Consistent with carceral logics and practices, those who resist these forms of containment and dispossession are frequently criminalized, incarcerated, tortured, maimed, and murdered by Israel. Central to this discussion about Zionism’s matrix of incarceration is that it has been made possible via international support and complicity, particularly from the United States, such that every sitting U.S. president since Harry Truman has expressed unwavering support for the state of Israel. The United States alone has historically and consistently given billions ($3.8 most recently and double that for many years) of dollars on a yearly basis, alongside military and construction equipment, to support Zionism’s project of erasure.

Boycott, Divestment, Sanctions

Boycotts have long been an element of anticolonial struggles. Inspired by earlier Palestinian boycotts after the Nakba of 1948 (what Palestinians refer to as the catastrophe when half the population of Palestinians lost their homes and property in addition to becoming stateless in and out of historic Palestine), as well as the South African antiapartheid movement, Boycott, Divestment, Sanctions (BDS) is a Palestinian civil society, nonviolent social movement calling for freedom, justice, and equality. Formed in 2005, BDS is made up of academic associations, unions, refugee and women’s organizations, churches, and grassroots liberation organizations. BDS was created explicitly as an organized response to the settler colonial violence of Zionism and its violent and carceral conditions. Its founder Omar Barghouti wrote:

Faced with overwhelming Israeli oppression, Palestinians under occupation, in refugee camps and in the heart of Israel’s distinct form of apartheid have increasingly reached out to the world for understanding, for compassion, and, more importantly, for solidarity. Palestinians do not beg for sympathy. We deeply resent patronization, for we are no longer a nation of hapless victims. We are resisting racial and colonial oppression, aspiring to attain justice and genuine peace. Above all, we are struggling for the universal principle of equal humanity. But we cannot do it alone. Given its uncontested military superiority, the unquestioning and all-embracing support it enjoys from the world’s only empire and the lack of political will by Arab and European states to hold it in check, Israel has been gravely violating international law, with audacious impunity, showing little if any consideration for the UN or world public opinion.

Hence, the main goal of BDS is to render Israel compliant with international laws that recognize the West Bank, East Jerusalem, and the Syrian Golan Heights as occupied by Israel. Hence, BDS demands an end to the occupation and colonization of all Arab lands and the dismantling of the apartheid wall, recognition of Arab-Palestinians in Israel with full equality, and the promotion and protection of the right of return of Palestinian refugees to their homes as stipulated by United Nations Resolution 194. To better understand what each component of this campaign signifies, I present the definitions for each tactic as articulated by the BDS movement.

BDS articulates three demands in service of the three tactics:

1) Ending its occupation and colonization of All Arab lands and dismantling the Wall: International law recognizes the West Bank (including East Jerusalem), Gaza, and the Syrian Golan Heights as occupied by Israel. As part of its military occupation, Israel steals land and forces Palestinians into ghettos, surrounded by check- points, settlements, and watchtowers and an illegal apartheid wall. Israel has imposed a medieval siege on Gaza, turning it into the largest open-air prison in the world. Israel also regularly carries out large-scale assaults on Gaza, which are widely condemned as a constituting war crimes and crimes of humanity.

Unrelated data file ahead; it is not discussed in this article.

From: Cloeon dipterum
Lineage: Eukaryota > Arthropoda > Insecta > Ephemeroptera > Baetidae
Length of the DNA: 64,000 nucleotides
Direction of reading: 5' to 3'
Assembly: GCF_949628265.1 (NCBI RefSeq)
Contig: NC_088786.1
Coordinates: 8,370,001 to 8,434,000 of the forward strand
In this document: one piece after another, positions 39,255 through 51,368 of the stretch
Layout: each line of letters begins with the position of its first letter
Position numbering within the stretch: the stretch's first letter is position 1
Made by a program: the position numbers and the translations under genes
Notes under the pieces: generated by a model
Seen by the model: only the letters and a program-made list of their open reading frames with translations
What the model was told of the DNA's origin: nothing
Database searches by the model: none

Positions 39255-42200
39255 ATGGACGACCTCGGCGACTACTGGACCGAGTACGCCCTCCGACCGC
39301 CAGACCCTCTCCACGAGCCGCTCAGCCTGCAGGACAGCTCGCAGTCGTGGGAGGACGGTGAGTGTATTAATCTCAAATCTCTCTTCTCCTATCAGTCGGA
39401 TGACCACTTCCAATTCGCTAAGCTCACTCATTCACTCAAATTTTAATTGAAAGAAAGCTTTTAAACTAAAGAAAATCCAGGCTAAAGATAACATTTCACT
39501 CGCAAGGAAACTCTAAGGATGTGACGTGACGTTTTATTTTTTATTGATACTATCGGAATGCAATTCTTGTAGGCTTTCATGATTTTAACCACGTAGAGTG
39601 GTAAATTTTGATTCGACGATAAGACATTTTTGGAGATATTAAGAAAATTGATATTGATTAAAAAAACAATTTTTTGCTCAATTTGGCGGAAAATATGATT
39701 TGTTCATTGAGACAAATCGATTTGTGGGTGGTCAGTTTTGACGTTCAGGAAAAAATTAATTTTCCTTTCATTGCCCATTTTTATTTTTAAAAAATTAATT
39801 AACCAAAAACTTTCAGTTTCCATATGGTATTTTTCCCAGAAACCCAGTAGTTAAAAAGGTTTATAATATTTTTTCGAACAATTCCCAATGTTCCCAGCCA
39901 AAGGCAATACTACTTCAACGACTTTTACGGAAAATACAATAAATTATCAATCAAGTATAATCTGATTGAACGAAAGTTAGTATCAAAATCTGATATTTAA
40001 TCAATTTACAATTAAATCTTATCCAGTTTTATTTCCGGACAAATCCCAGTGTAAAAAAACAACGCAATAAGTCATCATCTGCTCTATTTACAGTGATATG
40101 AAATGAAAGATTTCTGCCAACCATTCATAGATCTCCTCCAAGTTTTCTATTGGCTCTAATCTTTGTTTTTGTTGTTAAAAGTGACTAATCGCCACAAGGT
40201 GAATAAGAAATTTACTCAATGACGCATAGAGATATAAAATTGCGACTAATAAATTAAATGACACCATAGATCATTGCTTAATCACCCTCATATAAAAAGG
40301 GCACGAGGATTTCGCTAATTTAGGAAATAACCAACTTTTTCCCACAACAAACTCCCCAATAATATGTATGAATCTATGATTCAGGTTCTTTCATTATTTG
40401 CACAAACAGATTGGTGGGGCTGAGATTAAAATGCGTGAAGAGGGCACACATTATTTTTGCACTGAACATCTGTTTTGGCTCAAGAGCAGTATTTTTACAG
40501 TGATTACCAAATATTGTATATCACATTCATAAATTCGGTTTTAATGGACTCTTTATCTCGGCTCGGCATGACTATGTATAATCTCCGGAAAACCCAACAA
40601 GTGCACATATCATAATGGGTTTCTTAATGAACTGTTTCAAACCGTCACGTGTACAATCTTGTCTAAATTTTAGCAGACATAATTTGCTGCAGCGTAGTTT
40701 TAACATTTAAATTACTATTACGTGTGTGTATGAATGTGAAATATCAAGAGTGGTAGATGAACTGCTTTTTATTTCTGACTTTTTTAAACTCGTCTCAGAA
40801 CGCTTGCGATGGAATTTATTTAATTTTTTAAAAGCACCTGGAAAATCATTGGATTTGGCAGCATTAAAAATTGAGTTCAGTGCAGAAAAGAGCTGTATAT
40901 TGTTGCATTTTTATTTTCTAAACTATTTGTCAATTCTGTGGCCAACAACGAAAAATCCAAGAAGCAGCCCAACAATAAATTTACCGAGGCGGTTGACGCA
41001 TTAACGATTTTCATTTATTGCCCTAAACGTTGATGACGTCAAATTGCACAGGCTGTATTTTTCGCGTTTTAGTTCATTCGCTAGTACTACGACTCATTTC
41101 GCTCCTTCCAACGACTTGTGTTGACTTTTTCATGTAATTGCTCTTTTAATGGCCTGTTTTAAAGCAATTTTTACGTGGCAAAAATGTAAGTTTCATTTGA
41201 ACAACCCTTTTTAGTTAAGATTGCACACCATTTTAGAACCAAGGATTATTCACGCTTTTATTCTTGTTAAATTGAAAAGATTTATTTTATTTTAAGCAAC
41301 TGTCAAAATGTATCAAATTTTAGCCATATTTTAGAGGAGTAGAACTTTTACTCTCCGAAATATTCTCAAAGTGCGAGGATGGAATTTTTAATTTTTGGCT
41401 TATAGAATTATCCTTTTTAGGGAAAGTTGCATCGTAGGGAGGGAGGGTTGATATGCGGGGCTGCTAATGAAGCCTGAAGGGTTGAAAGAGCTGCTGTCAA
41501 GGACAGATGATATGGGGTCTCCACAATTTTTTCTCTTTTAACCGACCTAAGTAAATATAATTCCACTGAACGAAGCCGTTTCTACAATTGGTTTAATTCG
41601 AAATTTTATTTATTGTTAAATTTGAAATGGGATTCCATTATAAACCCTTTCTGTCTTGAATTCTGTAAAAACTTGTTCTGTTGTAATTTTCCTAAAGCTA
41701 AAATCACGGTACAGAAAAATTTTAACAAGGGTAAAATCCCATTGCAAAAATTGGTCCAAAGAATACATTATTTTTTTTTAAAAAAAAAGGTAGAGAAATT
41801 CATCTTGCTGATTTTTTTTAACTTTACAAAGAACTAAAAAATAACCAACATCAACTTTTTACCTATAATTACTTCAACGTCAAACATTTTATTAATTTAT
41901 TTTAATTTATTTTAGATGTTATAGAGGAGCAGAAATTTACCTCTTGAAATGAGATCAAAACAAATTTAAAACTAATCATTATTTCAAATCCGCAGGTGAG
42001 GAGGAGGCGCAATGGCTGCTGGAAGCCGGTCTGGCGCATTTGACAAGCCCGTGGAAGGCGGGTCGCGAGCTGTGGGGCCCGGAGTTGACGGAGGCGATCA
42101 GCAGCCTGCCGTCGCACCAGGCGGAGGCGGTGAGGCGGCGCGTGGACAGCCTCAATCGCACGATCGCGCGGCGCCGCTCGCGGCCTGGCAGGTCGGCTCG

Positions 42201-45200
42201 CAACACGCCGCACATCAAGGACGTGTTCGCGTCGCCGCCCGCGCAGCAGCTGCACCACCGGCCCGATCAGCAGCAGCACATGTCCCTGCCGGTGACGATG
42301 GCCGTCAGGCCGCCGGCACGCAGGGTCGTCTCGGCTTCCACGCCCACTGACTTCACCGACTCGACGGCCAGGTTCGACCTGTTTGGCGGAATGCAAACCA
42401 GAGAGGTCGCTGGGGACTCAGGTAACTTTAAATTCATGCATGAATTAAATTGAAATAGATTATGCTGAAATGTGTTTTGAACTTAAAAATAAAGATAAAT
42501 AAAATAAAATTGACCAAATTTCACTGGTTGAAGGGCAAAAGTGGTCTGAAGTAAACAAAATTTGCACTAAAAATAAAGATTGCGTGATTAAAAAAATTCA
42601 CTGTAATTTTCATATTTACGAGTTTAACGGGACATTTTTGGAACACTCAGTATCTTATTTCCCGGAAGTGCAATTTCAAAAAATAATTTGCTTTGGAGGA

2) Recognizing the fundamental rights of the Arab-Palestinian citizens of Israel to full equality: One-fifth of Israel’s citizens are Palestinians who remained inside the armistice lines after 1948. They are subjected to a system of racial discrimination enshrined in more than 50 laws that impact every aspect of their lives. The Israeli government continues to forcibly displace Palestinian communities in Israel from their land. Israeli leaders routinely and openly incite racial violence against them.

3) Respecting, protecting, and promoting the rights of Palestinian refugees to return to their homes and properties as stipulated in UN Resolution 194: Since its violent establishment in 1948 through the ethnic cleansing of more than half of the Indigenous people of Palestine, Israel has set out to control as much land and uproot as many Palestinians as it can. As a result of this systematic forced displacement, there are now more than 7.25 million Palestinian refugees. They are denied their right to return to their homes simply because they are not Jewish.

Boycott, Divestment, Sanctions Movement as Abolitionist Praxis

In the same way, solidarity with Palestine has the potential to further transform and render more capacious the political consciousness of our contemporary movements. Black Lives Matter activists and others associated with this very important historical moment of a surging collective consciousness calling for recognition of the persisting structures of racism can play an important role in compelling other areas of social justice activism to take up the cause of Palestine solidarity—specifically, BDS.

As discussed throughout this book, the focus of abolition is both to dismantle police and carceral systems, as well as build liberated societies, free of violence. I lean on Ruth Gilmore Wilson’s statement that prison is not a building, “but a set of relationship that undermine rather than stabilize everyday lives everywhere.” Placing Wilson’s words in conversation with the matrix of incarceration discussed earlier sets the stage for the discussion that follows, that is, one that positions BDS as an abolitionist praxis.